Decision to extend permit, lease of quarries derails court verdict

Pathanamthitta hill
This hill from Thottapuzhassery panchayat in Pathanamthitta district of Kerala has been carved and dented beyond repair in a decade's time. File photo: Aravind Venugopal/Manorama

Kollam: The state government's decision to extend the permit and mining lease of quarries by one year has led to the derailing of the National Green Tribunal (NGT) order fixing 200 metres distance from human habitation for new quarries and the other conditions laid down by the high court.

The National Green Tribunal order fixing 200 metres distance from human habitation was issued on July 21, 2020. The High Court while considering the plea submitted by the quarry owners and government, had set aside the NGT order and gave the direction that the quarries can continue to operate as per the existing stipulation of 50 metres till the final verdict came out.

However, the high court ordered that the NGT stipulation should be complied with in applications for renewing mining lease and permit besides applications for a mining lease and permit for new quarries.

With the government deciding to extend the permit and lease by 1 year all quarries can now comply with 50 metres distance norm. Otherwise while considering applications for the next year's permit renewal the 200 distance norm would have come into existence.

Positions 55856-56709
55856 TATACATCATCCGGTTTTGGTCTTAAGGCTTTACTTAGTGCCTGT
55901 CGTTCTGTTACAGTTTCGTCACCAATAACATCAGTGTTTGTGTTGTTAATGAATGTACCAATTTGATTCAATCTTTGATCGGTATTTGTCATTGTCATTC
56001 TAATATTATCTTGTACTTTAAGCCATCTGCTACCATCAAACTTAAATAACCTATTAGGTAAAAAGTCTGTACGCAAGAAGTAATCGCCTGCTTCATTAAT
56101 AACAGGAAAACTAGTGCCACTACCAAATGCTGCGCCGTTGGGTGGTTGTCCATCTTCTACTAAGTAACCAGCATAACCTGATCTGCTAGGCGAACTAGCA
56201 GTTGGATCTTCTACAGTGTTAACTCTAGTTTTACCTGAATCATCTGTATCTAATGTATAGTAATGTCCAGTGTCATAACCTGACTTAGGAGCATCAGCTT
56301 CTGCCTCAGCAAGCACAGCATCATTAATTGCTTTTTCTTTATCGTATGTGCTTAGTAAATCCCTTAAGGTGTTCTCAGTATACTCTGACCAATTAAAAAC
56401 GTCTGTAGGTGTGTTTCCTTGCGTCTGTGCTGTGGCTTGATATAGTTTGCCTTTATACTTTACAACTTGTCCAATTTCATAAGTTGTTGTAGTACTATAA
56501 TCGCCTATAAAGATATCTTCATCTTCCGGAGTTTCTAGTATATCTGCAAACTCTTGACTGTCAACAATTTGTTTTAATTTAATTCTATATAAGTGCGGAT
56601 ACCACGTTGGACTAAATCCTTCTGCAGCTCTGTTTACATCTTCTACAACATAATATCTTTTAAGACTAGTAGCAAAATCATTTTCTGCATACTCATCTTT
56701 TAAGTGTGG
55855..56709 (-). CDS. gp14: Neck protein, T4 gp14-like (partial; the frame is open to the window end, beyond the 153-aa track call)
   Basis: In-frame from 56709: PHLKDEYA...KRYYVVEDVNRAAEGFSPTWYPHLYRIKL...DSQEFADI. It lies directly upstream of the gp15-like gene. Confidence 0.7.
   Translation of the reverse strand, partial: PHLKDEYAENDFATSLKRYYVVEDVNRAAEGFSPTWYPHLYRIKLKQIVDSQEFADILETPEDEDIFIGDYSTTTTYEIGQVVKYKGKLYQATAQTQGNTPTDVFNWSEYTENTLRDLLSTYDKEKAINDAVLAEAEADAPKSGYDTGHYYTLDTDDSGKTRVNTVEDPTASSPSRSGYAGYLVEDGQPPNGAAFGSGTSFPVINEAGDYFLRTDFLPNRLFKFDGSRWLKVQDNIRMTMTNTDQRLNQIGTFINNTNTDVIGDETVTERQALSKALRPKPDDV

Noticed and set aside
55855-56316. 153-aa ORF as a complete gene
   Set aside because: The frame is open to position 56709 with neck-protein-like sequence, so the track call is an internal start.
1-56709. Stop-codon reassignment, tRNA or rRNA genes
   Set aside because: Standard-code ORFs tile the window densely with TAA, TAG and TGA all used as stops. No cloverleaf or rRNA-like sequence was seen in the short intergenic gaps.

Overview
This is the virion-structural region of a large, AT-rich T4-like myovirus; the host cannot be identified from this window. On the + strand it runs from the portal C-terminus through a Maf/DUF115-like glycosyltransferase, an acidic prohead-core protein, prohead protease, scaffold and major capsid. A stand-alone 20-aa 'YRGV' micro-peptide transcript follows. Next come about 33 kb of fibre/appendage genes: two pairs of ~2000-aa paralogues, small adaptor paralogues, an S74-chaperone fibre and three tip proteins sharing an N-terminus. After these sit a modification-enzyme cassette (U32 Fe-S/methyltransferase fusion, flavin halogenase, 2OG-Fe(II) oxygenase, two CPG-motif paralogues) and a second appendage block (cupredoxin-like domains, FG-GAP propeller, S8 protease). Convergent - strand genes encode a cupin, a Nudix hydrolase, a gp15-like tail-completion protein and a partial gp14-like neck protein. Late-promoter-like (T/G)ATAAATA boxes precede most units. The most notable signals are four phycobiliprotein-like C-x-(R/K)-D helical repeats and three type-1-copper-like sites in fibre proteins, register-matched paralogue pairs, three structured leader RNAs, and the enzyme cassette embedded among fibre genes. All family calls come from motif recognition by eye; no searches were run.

In the name of COVID-19 and under the garb of extending permit and lease, the government resorted to a clever move to help the quarry owners circumvent the High Court and NGT orders.

The government extended the permit and lease for quarry owners at record speed. The government issued the order after getting applications written by owners of quarries and crushers.

Even though the first order was issued on February 12, the quarry owners had informed about the technical difficulties in carrying out operations on the strength of that order.

Subsequently, the Mining and Geology director issued a fresh order on February 22 bringing more clarity on the issue. It is learnt that huge fund collection had taken place among the quarry owners in different districts for this purpose.

In the capital district Thiruvananthapuram, a private establishment was the centre for all transactions. Senior officers of the Mining and Geology department acted as middlemen during these transactions, it is alleged.

It is pointed out that the orders issued by the Industries department and the Mining and Geology department without quoting the provisions of the Kerala Minor Mineral Concession Act will not stand legal scrutiny. The order is likely to be challenged.

Industries department declines to react

The Industries department has declined to react to the controversy over extending the lease and permit of quarries by one year under the garb of Central Government notification on extending environment clearance.

The officials of the industries department have been directed not to react to media questions on this issue. The Industries department has issued the gag order fearing that the decision might result in corruption allegations against the government.

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